Tag: preemption

Another New Supreme Court Term, Another New Justice

Today is the first Monday in October, the traditional start of the Supreme Court term.  While we have yet to see as many blockbuster constitutional cases on the docket as we did last term—which, despite the high profile 5-4 splits in McDonald v. Chicago and Citizens United actually produced fewer dissents than any in recent memory—we do look forward to:

  • Two big free speech challenges, one over a statute prohibiting the sale of violent video games to minors, another the offensive protesting of a fallen soldier’s funeral;
  • An Establishment Clause lawsuit against Arizona’s tax credit for private tuition funds (an alternative to educational voucher programs);
  • Regulatory federalism (or “preemption”) cases involving:
    • safety standards for seatbelts;
    • an Arizona statute regarding the hiring of illegal aliens; and
    • the forbidding of class-arbitration waivers as unconscionable components of arbitration agreements;
  • Important ERISA and copyright cases;
  • A case examining privacy concerns attending the federal government’s background checks for contractors; and
  • A criminal procedure dispute regarding access to DNA testing that may support a claim of innocence.

Cato has filed amicus briefs in several of these cases—and in various others which the Court may decide to review later this year—so I will be paying extra-close attention.

Perhaps more importantly, we again have a new justice—and, as Justice White often said, a new justice makes a new Court.  While her confirmation was never in any serious doubt, Elena Kagan faced strong criticism (including from me) on a variety of issues—most importantly on her refusal to “grade” past Court decisions or identify any specific limits to government power.  The 37 votes against Kagan were the most ever for a successful Democratic nominee, which is emblematic of a turbulent political environment in which the Constitution and the basic question of where government derives its power figure prominently.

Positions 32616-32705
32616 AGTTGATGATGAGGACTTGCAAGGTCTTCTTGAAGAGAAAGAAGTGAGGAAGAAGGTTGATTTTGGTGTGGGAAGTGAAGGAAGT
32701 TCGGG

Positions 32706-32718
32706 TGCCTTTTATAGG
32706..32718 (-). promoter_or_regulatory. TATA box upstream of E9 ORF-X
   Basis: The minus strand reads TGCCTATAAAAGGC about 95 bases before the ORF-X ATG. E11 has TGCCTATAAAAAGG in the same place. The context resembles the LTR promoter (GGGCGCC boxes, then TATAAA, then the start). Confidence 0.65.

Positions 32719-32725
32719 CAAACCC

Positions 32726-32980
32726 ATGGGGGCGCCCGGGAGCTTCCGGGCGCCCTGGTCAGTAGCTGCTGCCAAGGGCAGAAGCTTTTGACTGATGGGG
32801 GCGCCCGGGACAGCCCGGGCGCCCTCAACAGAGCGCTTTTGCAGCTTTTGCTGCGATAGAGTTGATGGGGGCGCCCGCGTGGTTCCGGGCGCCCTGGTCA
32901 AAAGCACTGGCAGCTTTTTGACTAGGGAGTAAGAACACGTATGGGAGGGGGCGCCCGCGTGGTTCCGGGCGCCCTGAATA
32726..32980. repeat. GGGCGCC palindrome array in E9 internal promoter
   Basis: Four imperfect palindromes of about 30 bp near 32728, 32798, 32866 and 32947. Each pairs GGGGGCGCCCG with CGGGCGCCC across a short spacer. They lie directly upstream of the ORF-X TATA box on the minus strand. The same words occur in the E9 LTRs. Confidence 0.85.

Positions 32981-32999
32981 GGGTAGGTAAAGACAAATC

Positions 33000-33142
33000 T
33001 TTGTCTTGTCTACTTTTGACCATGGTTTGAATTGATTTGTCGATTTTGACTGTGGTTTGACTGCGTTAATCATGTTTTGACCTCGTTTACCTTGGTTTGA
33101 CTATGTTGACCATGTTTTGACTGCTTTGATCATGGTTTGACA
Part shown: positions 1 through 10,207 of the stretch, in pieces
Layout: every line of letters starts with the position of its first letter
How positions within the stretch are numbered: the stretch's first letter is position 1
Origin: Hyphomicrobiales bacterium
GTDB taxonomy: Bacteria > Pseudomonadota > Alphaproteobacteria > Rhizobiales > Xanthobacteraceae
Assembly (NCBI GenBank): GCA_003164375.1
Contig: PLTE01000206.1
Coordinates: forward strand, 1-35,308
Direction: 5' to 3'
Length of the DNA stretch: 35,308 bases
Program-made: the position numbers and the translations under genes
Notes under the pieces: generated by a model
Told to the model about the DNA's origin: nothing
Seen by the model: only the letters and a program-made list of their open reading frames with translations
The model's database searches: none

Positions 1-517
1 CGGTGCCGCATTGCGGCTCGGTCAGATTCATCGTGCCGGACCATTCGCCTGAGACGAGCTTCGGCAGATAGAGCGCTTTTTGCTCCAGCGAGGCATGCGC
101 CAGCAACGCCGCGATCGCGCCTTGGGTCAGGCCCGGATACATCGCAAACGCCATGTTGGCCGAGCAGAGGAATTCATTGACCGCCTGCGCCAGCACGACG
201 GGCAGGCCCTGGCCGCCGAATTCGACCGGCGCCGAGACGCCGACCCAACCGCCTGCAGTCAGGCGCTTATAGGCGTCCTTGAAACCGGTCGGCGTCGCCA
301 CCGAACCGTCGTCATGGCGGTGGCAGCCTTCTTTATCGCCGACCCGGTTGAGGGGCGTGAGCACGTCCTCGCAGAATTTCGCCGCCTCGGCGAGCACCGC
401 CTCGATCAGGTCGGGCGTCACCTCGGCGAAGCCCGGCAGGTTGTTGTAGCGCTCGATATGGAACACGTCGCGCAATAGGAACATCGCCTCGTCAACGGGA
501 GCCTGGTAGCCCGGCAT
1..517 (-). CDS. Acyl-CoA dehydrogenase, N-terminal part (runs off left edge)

Given Kagan’s political and professional background, it is safe to assume that she’s not the second coming of Clarence Thomas.  And because she replaces the “liberal lion” Justice Stevens, her elevation from “tenth justice” (as the solicitor general is known) to ninth is unlikely to cause an immediate change in issues that most divide the Court—particularly because she is recused from nearly half the cases this term.  She could, however, add an interesting and nuanced perspective on a variety of lower-profile issues.  Only time will tell what kind of justice Kagan will be now that she is, seemingly for the first time in her ambitious life, unconstrained to speak her mind.

Here’s to another interesting, varied, and (hopefully) liberty-enhancing year!

Immigration Law Ruling Half-Right But Crucially Wrong

The ruling demonstrates the problems the federal government creates when it fails to either enforce or reform our immigration laws.  Judge Bolton’s hyper-technical decision – anybody who tells you this case was black-and-white isn’t a serious lawyer – got it half-right: She correctly upheld most of SB 1070 and correctly struck down two sections of SB 1070 (a small part of section 5 and all of section 6), but incorrectly struck down two other sections (2 and 3).

One of the latter, section 2 – requiring police to determine the immigration status of persons they stop, detain, or arrest if they have a reasonable suspicion that said persons are unlawfully in the United States – is the most controversial part of SB 1070 and also the most controversial part of the ruling.  Judge Bolton construed section 2 as conflicting with federal law because it burdens federal resources and impedes federal agency functions, but how can it do that when the resources and agency functions in question are already (supposed to be) devoted to immigration enforcement?  The government’s decision not to enforce its own laws can’t possibly preempt a state law that merely mirrors those laws – laws the federal the government is charged with enforcing.